Archive for November, 2009

5ish Good Reads

There are many good reads that have shaped my professional perspectives over the years.  These are reads that I find on the bookshelf closest to my desk and ones that I often recommend to coaches, sports parents, and graduate students.  This is a list of “5ish” because I can always find a few more that I love and you will notice that found a few good excuses to sneak a few of these others into the following lines.  Check them out and enjoy:

1.  Mindset by Carol Dweck – After so many years of excellent research, it was great to see Dr. Dweck share her insights in a book marketed for the masses.  An easy read – with wisdom that is spot on when considering the optimal mindset for high performance.  This is a book that I have recommended to many youth sport parents.  The feedback from parents after reading it is amazing… it really seems to hit close to home.

2.  The Power of Mindful Learning by Ellen Langer – An quick read with numerous implications for any educator or coach.  Clarifies how practice leads to learning, what concentration is, and how to create quality memories.  I picked it up in 1996 and a year does not go by that I don’t flip through it.  Langer’s Mindfulness also sits on my bookshelf and is another read that gets at learning and motivation, but did not quite make the “top 5” list.

3.  Golf and the Spirit by M. Scott Peck – I often say that I believe this is the best sport psychology book out there that was never meant to be a “sport psychology” book.  Best known For the Road Less Traveled, Peck takes a moment in this book to reflect on the passions of his life – golf, spirituality, and the practice of psychology/psychiatry.  The whole book is solid, but the “back nine” (second half of the book) has given me many professional insights – in particular check out chapter 10 (Teaching and Learning) and chapter 14 (The Human Condition).  Almost daily, when sitting down with athletes Peck’s idea of the importance of putting our ideas “on trial” rings in the back of my head.  Ineffective thinking rarely is changed without first requiring “briefs for the prosecution, and briefs for the defense, and then appeals and counterappeals, until a judgment is finally brought in.”  If you want effective thinking that lasts an athletic career – thoughts must be “put on trial.”  A great read and a great gift for any philosophical, golf enthusiast.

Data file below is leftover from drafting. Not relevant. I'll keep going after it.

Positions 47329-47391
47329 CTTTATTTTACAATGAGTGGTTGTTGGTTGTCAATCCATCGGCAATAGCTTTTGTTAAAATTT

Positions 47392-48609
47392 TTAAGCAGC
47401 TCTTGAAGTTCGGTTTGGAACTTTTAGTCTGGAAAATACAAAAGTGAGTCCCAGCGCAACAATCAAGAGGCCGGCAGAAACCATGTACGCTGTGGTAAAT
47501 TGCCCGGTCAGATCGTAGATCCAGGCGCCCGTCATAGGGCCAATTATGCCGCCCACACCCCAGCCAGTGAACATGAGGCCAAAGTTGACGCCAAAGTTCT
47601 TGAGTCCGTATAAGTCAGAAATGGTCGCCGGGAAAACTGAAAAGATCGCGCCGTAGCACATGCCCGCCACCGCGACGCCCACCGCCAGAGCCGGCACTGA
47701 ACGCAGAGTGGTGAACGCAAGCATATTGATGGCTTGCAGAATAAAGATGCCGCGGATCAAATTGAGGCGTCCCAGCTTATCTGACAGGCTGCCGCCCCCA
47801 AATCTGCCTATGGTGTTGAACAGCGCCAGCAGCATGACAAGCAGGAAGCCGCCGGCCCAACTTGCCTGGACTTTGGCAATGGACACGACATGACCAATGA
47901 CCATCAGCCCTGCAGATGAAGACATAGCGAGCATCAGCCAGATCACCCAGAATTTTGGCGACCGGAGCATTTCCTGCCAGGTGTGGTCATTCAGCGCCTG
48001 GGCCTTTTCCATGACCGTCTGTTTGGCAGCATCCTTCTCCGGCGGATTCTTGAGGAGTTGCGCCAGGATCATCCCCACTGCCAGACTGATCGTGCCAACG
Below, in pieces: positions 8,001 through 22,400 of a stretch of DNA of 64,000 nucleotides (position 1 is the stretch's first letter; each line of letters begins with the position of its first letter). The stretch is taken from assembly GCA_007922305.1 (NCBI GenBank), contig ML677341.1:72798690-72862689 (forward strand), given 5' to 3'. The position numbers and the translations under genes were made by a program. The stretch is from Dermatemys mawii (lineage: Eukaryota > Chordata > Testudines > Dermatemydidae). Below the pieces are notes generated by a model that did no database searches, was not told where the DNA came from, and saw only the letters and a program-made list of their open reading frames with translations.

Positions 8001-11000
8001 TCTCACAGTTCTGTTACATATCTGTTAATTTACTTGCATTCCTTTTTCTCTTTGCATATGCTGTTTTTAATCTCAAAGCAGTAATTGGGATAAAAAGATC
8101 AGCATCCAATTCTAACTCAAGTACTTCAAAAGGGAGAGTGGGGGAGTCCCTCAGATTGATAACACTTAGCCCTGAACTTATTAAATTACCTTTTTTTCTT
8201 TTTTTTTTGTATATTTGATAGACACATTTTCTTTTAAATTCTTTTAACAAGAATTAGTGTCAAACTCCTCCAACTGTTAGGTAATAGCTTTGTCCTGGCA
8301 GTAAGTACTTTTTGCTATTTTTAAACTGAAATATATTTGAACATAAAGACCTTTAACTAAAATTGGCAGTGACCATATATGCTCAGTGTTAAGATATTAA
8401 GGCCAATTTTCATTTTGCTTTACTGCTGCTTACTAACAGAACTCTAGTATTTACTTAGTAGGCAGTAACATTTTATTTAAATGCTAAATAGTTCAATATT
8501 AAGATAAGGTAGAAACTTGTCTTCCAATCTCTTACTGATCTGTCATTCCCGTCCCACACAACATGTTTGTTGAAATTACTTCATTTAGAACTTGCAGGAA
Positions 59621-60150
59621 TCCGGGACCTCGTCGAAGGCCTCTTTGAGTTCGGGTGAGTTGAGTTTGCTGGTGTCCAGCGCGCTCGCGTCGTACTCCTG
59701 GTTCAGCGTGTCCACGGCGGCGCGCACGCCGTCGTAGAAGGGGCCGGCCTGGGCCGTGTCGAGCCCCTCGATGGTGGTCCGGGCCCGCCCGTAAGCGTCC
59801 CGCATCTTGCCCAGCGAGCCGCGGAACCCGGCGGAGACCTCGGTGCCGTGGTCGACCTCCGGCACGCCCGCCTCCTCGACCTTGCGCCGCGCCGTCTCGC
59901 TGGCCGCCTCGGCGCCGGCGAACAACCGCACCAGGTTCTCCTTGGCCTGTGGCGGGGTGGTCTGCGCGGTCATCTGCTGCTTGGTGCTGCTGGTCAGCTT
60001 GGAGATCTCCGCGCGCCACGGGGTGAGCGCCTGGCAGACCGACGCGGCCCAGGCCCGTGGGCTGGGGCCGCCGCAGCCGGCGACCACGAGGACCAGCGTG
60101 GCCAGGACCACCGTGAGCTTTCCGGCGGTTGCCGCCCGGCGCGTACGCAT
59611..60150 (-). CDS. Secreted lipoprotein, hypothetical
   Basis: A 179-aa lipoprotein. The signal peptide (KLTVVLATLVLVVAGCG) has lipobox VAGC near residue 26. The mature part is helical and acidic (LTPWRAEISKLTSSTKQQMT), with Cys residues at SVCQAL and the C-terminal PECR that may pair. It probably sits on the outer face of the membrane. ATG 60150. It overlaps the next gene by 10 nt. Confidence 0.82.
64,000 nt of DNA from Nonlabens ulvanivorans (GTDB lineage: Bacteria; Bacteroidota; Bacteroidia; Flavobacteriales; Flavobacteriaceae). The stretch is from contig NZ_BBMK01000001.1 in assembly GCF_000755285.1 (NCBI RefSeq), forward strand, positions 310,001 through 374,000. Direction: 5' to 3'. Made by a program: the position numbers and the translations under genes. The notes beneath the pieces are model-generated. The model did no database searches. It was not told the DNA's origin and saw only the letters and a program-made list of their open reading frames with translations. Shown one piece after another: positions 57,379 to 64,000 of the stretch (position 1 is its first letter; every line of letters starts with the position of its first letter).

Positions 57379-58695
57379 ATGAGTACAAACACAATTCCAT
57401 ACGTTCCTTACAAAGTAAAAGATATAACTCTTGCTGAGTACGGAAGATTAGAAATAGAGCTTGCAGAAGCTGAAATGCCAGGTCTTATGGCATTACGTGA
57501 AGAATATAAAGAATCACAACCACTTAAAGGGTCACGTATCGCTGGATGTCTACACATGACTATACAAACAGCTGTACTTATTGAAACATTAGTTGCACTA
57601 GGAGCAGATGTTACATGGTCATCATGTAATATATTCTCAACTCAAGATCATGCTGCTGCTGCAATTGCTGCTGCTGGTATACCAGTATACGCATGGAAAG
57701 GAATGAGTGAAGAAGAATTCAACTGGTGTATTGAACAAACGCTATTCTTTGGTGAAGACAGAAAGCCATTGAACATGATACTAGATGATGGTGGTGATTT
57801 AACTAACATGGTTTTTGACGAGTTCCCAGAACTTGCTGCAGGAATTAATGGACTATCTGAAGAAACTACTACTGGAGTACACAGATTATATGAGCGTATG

4.  How We Decide by Johah Lehrer – Decision making is such a significant part of athletic performance.  This is a read filled with interesting stories and many insights from neuroscience.  It was released around the same time as Gladwell’s Outliers so perhaps it did not get all of the media and mainstream attention it deserved.  It has many practical implications for anyone interested in decision making under pressure.  It shines some light on the question, “How much thinking is too much thinking?”  As a new release its pages are not as well worn as some of the others on this list, but I am sure it will get tattered and torn before too long.